Red Bull could switch back to Spec B Renault engine for Russia

Red Bull is bracing itself to take engine grid penalties at the next race in Russia, as it considers a surprise move back to a Spec-B Renault.

Red Bull could switch back to Spec B Renault engine for Russia

Although Max Verstappen was able to start on the front row and finish runner-up in Singapore with the more powerful Spec C, the weekend was not without problems because the Dutchman was hit by mapping issues.

It meant his power unit kept bogging down or dumping him into a false neutral whenever he was not at full throttle.

Red Bull is hopeful that the mapping issues can be sorted out before the Spec C runs again, but team boss Christian Horner has revealed that the team looks set for a surprise move to introduce new Spec B power units in Russia.

Red Bull had made no secret of the fact that it could need to take a penalty at some point after fitting new engines in Italy, and Russia's long straights do at least allow the chance for overtaking to recover from any grid penalty incurred.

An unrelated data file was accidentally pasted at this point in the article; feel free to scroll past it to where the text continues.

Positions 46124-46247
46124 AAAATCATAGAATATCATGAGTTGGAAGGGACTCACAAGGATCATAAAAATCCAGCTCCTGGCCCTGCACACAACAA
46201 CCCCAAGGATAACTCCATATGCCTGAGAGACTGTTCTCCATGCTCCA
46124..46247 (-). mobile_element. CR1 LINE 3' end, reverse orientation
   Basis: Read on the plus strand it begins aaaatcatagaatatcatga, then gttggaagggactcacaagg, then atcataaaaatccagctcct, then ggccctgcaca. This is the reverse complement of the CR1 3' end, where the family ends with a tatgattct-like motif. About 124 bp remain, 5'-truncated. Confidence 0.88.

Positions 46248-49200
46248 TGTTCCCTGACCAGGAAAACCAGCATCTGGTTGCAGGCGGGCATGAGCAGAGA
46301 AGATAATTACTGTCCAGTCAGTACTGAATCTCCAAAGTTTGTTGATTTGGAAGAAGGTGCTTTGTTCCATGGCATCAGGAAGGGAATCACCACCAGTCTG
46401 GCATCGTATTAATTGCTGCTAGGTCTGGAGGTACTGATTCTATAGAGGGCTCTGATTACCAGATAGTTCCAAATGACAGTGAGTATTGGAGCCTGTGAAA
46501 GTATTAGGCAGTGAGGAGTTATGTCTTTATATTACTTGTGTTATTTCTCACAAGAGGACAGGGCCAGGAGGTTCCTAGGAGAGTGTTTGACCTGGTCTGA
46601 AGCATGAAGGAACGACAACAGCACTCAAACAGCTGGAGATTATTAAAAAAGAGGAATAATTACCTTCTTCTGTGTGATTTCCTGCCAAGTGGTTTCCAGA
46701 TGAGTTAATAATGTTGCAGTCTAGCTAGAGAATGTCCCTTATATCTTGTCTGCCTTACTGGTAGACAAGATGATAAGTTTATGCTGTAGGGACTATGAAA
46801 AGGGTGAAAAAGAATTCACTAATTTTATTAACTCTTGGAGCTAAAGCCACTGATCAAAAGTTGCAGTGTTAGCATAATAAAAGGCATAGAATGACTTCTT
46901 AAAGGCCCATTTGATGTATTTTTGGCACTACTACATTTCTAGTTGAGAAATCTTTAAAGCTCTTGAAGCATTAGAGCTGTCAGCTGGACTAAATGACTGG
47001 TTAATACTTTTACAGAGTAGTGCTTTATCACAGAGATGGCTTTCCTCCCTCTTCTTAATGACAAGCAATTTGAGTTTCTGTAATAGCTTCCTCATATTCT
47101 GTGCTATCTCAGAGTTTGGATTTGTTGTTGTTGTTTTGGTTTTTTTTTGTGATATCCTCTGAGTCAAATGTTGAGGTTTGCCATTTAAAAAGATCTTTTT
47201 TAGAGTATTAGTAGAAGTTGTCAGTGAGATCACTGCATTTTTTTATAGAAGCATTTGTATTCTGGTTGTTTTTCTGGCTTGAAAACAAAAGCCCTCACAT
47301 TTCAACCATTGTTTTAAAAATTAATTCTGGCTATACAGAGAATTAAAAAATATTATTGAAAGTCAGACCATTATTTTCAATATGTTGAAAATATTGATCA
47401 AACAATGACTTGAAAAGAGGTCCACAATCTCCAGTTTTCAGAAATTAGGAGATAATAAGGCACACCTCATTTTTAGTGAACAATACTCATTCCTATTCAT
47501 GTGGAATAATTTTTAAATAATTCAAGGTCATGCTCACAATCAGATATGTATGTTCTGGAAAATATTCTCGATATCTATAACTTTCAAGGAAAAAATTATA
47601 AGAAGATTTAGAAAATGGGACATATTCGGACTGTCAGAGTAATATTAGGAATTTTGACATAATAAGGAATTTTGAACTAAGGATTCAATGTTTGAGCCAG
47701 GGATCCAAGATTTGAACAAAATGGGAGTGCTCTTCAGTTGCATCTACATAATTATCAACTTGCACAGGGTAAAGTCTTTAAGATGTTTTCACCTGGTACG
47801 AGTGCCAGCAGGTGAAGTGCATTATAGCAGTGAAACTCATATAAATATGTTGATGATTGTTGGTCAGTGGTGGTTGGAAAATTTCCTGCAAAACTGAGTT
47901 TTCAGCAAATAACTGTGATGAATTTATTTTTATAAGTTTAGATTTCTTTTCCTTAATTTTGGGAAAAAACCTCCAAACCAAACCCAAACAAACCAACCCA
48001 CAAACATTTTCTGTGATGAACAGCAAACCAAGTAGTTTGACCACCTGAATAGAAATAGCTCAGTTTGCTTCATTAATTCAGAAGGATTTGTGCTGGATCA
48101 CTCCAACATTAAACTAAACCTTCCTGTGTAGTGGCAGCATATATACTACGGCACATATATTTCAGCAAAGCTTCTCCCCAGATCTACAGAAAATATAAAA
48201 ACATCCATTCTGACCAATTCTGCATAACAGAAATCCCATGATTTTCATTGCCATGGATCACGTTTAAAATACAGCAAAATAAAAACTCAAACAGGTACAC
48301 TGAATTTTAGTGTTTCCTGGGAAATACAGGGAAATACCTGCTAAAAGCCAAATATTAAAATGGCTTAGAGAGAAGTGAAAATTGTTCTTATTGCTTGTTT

Asked by Motorsport.com if the Spec C problems could be sorted, Horner said: "It's something that hopefully can be tidied up the next time we use this engine.

"The likelihood is, we'll be using the B-spec engine at the next grand prix. We'll have to look at it in the run-up to Sochi, but unfortunately it looks like we may incur some penalties."

The decision to add a B-spec engine to the pool for its drivers is most likely motivated by the fact it is at least reliable, with Renault having been clear that the C-spec was on the knife edge.

The move would ensure the team has a more durable power unit, which could be important for challenging events in the future like the high-altitude Mexico race that Red Bull won last year.

Horner said that the problems Verstappen suffered in Singapore were because the Renault engine had not been mapped properly for the high humidity conditions.

"I think the problem is, because of the torque generation, with these ambient conditions, the engine wasn't optimised," he said.

"And that's been an issue throughout the weekend, more so on slow laps.

"I think the guys did a good job to patch it up as best they could. But you ended up with inconsistent torque delivery and then that causes the gearbox to get out of sync, and a false neutral is to protect the gearbox."

Max VeR.S.tappen, Red Bull Racing RB14

Max VeR.S.tappen, Red Bull Racing RB14

Photo by: Steven Tee / LAT Images

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